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Learning Outcomes, School Quality and Inequality in Vietnam, India, Peru and Ethiopia Caine Rolleston.

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Presentation on theme: "Learning Outcomes, School Quality and Inequality in Vietnam, India, Peru and Ethiopia Caine Rolleston."— Presentation transcript:

1 Learning Outcomes, School Quality and Inequality in Vietnam, India, Peru and Ethiopia Caine Rolleston

2 Young Lives longitudinal survey of children, households & communities every 3 years since ,000 index children Two cohorts now aged 13 and 19 Ethiopia, India, Peru, Vietnam 20 sentinel sites in each country Include comparable learning assessments of maths and literacy YOUNG LIVES HOUSEHOLD STUDY

3 School surveys since 2010 Focus on learning & learning progress, school and teacher effectiveness Index children and their class peers Total 3,284 pupils in Grade 5 in Vietnam, 176 classes in 91 school sites Longitudinal test design reflect curricular expectations at the beginning and the end of the school year School, class observations, teacher pedagogical content tests, attitude questionnaires Allows estimation of school quality SCHOOL SURVEYS

4 GNI IS HIGHEST IN PERU AND VERY SIMILAR IN VIETNAM AND INDIA GNI per capita ($ 2000, PPP)

5 HOUSEHOLD TEST DATA: AT AGE 5 COGNITIVE DEVELOPMENT LEVELS ARE SIMILAR, ESPECIALLY BETWEEN VIETNAM AND INDIA Mean Score (%)

6 BY AGE 8 CHILDREN IN VIETNAM OUTPERFORM OTHER COUNTRIES IN MATHS. The POOREST IN VIETNAM PERFORM BETTER THAN ALMOST ALL OTHERS Mean (Household) Maths Test Scores at Age 8 (%)

7 BY AGE 15 THE GAP IN MATHS PERFORMANCE BETWEEN VIETNAM AND INDIA IS VERY LARGE Site-level average maths score at age 14-15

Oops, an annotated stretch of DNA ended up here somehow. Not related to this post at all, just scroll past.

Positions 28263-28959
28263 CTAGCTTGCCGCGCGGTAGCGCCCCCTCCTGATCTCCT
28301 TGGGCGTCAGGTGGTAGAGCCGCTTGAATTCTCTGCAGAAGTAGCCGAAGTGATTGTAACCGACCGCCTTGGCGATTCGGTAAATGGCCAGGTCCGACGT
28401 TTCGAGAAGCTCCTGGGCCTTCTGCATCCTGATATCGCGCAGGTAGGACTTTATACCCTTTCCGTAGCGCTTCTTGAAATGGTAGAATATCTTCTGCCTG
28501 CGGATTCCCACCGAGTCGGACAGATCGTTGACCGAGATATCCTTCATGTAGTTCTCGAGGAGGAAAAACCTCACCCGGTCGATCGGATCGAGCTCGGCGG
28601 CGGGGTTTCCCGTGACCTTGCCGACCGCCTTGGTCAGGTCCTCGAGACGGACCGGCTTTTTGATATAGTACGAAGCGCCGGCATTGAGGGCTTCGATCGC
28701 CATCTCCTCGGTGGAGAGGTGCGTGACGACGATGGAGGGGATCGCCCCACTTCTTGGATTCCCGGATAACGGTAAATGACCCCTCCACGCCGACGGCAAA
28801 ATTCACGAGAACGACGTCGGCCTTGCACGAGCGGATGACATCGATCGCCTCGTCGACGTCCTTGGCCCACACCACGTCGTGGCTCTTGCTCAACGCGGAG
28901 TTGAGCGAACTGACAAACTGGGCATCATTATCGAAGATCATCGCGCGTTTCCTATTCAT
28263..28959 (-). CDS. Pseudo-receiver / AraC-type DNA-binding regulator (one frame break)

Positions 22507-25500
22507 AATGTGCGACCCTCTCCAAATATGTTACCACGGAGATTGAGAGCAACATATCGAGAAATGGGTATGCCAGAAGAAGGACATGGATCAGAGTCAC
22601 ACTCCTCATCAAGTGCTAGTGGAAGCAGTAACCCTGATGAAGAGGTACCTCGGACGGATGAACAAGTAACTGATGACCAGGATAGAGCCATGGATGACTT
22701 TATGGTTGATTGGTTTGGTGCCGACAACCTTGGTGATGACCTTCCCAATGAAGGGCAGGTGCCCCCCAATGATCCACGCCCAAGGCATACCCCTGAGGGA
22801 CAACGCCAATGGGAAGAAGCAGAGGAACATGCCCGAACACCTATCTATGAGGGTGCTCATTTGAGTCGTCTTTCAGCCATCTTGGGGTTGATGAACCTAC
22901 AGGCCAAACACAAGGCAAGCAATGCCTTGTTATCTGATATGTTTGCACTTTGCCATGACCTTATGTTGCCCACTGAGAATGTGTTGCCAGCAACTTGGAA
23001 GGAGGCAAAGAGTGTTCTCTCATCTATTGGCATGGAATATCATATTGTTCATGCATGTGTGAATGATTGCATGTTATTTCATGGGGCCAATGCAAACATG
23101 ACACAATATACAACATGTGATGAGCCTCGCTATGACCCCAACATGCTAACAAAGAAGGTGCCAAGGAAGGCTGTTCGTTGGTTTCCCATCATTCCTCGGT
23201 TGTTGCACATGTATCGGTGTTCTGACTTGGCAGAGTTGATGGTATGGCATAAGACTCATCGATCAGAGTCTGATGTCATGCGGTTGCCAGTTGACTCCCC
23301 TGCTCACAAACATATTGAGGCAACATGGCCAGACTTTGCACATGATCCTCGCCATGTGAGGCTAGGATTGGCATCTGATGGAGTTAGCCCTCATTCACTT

8 WIDENING GAPS ARE DRIVEN BY DIFFERENCES IN LEARNING PROGRESS OVER TIME BETWEEN SYSTEMS: AGE 5 TO 8

9 PROGRESS AGES 12 TO 15

10 WHILE PUPILS IN VIETNAM KEEP UP WITH THE CURRICULUM, IN INDIA THEY FALL PROGRESSIVELY BEHIND Pupils’ abilities remain in-line with the curriculum in Vietnam but the curriculum in India is progressively ‘over-ambitious’ (pupils fail to progress according to expectations)

11 IndicatorVietnamIndia Mean class size Mean years of teacher experience Mean monthly teacher salary (USD/Month) % of teachers with no formal teacher training qualification 0%16.50% Teacher absenteeism 2.34 days per year 35.12% pupils said ‘ my class teacher often does not come to school’ All children have access to maths textbooks 96.16%60.84% Teacher always checks/marks maths homework 41.28%18.06% VIETNAM AND INDIA: SCHOOL-SYSTEM QUALITY INDICATORS (FROM SCHOOL SURVEYS)

12 THE REASON FOR BETTER PERFORMANCE OVERALL IN VIETNAM LIES PARTLY IN LOWER LEVELS OF INEQUALITY HIGH AVERAGE PERFORMANANCE LINKED TO LOW DISPERSION

13 TEST SCORES VARY BETWEEN SCHOOLS IN PERU AND VIETNAM BUT ARE LESS DISPERSED IN VIETNAM School test scores scaled to mean 500 and standard deviation 100

14 THE RELATIONSHIP BETWEEN TEST SCORES AND HOME BACKGROUND IS STRONGER IN PERU THAN VIETNAM

15 MathsVietnamese First TestSecond TestGainFirst TestSecond TestGain Kinh Ethnic Minority Difference70.19***46.11***24.08***91.65***32.01***59.65*** Total IN VIETNAM, ETHNIC MINORITY PUPILS PERFORM LESS WELL THAN KINH, BUT NO EVIDENCE THAT THE GAP WIDENS DUE TO SCHOOLING IN G5 VietnameseMathematics

16 There are 2 main ways through which school quality may have differential impacts on pupils’ attainments. Differential school effectiveness along SES DIFFERENT GROUPS OF CHILDREN MAY BENEFIT FROM SCHOOL QUALITY DIFFERENTLY BETWEEN SCHOOLS Are poorer children accessing lower quality schools? (selection into schools) WITHIN SCHOOLS Are poorer children benefiting less from school quality than their more advantaged counterparts?

17 UNEQUAL ACCESS: PRIVATE SCHOOL ATTENANCE IS ACCELERATING IN RURAL INDIA WITH A WIDENING GENDER GAP